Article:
Roles of recalled parenting experiences and effortful control in adult daily emotion regulation

Cognition and Emotion 37 (4):795-817 (2023)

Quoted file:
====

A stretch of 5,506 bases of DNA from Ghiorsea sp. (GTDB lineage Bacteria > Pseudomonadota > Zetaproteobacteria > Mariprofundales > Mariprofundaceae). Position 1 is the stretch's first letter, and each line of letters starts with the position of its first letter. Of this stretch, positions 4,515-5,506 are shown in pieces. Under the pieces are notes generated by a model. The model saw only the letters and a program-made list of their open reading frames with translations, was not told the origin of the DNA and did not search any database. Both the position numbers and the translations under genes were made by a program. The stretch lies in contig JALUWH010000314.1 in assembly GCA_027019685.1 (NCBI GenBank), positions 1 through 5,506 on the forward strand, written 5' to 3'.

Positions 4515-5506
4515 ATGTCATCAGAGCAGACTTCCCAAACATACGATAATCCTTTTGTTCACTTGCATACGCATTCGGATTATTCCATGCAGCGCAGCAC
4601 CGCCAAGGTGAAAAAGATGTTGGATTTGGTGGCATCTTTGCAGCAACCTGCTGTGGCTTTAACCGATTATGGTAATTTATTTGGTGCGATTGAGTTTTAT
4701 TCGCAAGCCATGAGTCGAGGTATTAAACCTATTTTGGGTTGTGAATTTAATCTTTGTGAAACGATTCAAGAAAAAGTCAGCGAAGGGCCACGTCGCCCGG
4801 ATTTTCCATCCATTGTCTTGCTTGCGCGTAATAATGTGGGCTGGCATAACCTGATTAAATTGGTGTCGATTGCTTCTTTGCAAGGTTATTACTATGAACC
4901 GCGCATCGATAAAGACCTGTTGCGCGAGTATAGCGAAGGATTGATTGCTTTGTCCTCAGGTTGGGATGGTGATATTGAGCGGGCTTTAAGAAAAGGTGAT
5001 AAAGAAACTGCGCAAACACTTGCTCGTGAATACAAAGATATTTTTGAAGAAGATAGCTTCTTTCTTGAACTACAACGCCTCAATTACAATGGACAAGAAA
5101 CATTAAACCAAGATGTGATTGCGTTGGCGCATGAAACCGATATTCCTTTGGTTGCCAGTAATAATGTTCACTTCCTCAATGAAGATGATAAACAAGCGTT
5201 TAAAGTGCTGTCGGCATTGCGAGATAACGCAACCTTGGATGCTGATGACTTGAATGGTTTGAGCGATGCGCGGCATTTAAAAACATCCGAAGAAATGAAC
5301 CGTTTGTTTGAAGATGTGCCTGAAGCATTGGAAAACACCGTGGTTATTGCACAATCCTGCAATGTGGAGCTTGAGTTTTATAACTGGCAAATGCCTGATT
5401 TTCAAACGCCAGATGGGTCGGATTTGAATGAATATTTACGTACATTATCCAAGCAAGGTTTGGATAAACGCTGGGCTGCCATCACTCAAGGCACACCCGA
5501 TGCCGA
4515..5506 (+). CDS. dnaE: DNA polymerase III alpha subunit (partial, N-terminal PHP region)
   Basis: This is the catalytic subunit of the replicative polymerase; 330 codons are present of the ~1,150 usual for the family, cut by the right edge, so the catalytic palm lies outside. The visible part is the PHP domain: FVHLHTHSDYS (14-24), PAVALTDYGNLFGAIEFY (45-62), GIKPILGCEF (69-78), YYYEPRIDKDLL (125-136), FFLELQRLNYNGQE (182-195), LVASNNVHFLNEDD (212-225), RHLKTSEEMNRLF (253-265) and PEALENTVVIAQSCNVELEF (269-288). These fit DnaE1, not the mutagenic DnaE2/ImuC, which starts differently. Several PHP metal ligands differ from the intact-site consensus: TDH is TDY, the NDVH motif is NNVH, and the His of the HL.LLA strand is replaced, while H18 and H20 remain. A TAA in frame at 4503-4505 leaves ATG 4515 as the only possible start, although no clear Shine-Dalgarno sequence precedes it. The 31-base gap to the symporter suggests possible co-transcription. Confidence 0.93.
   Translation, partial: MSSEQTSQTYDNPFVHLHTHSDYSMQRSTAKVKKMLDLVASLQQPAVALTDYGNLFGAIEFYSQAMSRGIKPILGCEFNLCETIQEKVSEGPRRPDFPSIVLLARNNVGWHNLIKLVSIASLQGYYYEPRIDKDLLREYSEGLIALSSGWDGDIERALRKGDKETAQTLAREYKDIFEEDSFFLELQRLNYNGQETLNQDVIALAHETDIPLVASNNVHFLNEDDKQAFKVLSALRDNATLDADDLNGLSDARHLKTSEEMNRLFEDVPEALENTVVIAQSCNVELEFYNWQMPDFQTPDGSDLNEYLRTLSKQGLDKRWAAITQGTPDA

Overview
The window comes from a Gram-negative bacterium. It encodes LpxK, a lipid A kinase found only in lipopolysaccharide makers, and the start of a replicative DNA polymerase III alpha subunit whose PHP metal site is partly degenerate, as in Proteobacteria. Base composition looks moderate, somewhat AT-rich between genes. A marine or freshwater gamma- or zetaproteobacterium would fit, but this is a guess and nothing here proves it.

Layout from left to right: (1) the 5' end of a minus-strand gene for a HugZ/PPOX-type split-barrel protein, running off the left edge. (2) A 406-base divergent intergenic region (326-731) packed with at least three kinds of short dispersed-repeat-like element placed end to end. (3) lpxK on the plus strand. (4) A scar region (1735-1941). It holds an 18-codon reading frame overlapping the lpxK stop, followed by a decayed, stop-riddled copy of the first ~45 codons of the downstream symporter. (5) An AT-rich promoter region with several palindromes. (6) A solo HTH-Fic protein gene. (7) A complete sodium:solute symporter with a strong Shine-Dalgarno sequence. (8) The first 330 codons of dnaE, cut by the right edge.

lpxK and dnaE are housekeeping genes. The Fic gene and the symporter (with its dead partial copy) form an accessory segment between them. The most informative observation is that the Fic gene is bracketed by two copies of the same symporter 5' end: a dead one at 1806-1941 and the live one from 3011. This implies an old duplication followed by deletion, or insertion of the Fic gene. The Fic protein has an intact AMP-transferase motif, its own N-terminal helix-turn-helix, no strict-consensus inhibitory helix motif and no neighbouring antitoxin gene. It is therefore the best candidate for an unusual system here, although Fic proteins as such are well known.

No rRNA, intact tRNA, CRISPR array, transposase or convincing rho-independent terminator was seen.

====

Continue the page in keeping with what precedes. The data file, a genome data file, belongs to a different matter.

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Research suggests that both childhood experiences with one’s parents and individual differences in effortful control contribute to adult emotion regulation (ER). However, it is unclear how they associate with specific ER processes. In this adult study, we examined the roles of recalled parenting experiences and effortful control in daily ER selection and implementation. Using ecological momentary assessment (EMA), we focused on ER strategies of reappraisal, suppression, and rumination. We hypothesized recalled parental warmth, rejection, and overcontrol to predict adult ER selection and effectiveness of ER implementation and effortful control to mediate these effects. One hundred twenty-two adults answered self-reported questionnaires on their childhood experiences with their parents and effortful control. In EMA, they reported ER and emotions seven times daily for seven days. Recalled parental warmth predicted less suppression and rumination, whereas recalled overcontrol, especially in fathers, predicted greater suppression and reappraisal. However, recalled parenting experiences did not predict the effectiveness of ER implementation, and no support was found for the mediating role of effortful control between recalled parenting experiences and ER. Our findings suggest that recalled parenting experiences may guide adult ER selection rather than shape ER implementation, and these links may be largely independent of their effortful control.



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